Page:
We've mentioned A/B testing before, but we haven't really discussed how it can become part of your overall content strategy – so let's talk! It is a simple concept: Create two different versions of something, hold a testing period where you try each version, and then pick which version does best! Whether you want to test out a new ad or are trying to see if your new website is really performing better than your old one, testing two versions can help out. Here are the top ways you can use it.
1. Web Design
This is one the most popular – and powerful – uses for A/B testing. Since you really want your website design to appeal to your target audience, it's valuable to get some actual input from those viewers! So, in this type of testing, there are two different web designs shown.
This does not mean that you have to submit two totally different web designs to a program (although you can if necessary). Typically, this means you are testing a very specific part of your website. For example, is the Call to Action button better here, or over here? Are the social media share buttons more effective down there, or right there? Testing your options is great for these specific questions about placement, color, and shape where you have two good ideas but can't decide between them.
We're not talking so much about switching between different tools, but rather upgrading or changing tools. It's always useful to use A/B testing when you are changing the way a feature works on your site or software. For example, if you've changed the way that your shopping cart works, wouldn't you want to know which version actually helps you get more sales? Testing each out can come to the rescue with useful data on this exact point. The same is true for pretty much every other feature you may want to test.
At first glance, we know this sounds weird. "What, charge two customers two different prices for the same thing, to see which they like better?". But here's how it works: Create two different sales pages, with two different prices. Use those pages for testing. When a customer actually puts a product in the cart (or your equivalent), the real price will be shown. This allows you to see which price point gets more conversions. Of course, you also want to avoid angering customers or pushing a product into an entirely different price classification, so this testing should be handled carefully.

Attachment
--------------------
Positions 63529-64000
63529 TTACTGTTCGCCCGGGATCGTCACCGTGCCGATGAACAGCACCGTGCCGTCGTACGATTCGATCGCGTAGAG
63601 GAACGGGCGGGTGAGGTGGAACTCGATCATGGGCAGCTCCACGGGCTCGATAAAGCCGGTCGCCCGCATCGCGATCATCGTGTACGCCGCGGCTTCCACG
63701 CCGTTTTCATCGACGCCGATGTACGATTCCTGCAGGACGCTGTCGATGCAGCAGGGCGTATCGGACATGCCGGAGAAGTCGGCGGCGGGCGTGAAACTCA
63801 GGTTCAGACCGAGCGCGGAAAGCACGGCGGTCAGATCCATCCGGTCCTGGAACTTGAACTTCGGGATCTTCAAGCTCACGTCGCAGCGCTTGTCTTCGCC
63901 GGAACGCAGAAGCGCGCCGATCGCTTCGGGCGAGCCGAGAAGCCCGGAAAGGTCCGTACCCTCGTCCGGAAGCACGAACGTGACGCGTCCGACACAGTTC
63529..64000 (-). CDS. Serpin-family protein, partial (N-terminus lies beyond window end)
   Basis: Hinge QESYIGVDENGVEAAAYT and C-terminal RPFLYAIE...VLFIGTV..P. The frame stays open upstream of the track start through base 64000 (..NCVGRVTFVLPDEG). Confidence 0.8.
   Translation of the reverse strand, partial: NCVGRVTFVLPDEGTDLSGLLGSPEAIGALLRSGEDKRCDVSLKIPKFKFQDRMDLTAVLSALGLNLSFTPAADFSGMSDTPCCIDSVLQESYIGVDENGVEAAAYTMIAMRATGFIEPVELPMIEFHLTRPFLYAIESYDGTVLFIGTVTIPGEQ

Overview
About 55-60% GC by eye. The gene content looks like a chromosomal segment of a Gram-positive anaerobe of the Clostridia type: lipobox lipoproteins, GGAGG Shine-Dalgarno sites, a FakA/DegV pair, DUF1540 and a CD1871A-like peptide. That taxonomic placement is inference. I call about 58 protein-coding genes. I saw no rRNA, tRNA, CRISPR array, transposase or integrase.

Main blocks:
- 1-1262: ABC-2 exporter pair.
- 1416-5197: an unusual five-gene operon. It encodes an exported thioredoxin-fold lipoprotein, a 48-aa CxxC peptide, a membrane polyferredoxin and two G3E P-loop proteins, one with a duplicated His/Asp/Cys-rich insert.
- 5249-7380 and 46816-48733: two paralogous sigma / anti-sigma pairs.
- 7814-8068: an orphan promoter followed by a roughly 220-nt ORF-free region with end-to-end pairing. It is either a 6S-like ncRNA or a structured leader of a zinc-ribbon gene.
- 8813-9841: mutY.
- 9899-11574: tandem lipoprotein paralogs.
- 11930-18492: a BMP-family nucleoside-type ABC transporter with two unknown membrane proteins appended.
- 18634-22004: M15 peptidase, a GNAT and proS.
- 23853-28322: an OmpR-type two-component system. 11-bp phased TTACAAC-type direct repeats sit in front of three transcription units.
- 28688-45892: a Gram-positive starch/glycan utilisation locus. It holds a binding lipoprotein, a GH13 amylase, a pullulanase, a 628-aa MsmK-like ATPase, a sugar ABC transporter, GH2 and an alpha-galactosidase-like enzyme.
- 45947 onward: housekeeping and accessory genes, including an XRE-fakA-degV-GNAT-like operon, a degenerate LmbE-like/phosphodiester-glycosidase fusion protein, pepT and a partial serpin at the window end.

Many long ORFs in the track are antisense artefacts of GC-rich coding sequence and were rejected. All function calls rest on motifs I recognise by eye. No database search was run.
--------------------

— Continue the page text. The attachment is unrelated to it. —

All right, ads aren't quite "inbound," but they certainly can be, especially when it comes to native advertising, so we're going to include this category anyway. If you have a really great ad idea, it's smart to do a period of A/B testing to see which version – out of your two favorite versions – that people respond to. It's hard to predict exactly what viewers will think of ads, but this gives you a glimpse into what works. There's also a lot of long-term value for this type of testing, since you can use what you learned on future marketing.
5. Message Practices
When is the best time to send emails? Try sending one group of emails at one time, and another at a different time – then carefully compare the results! This is even possible, in a more limited way, on social media. You can use it to narrow down the best times to use social media to post or contact clients if you aren't quite sure what works right.
This is an easy one – there are even Wordpress plugins to help out. Create two different titles, and see which one works better, then go with that one. Because titles and headers are what people see first, they are key to conversion decisions. The right title can help you win a lot more traffic than the wrong option. A/B testing allows you to see which is which.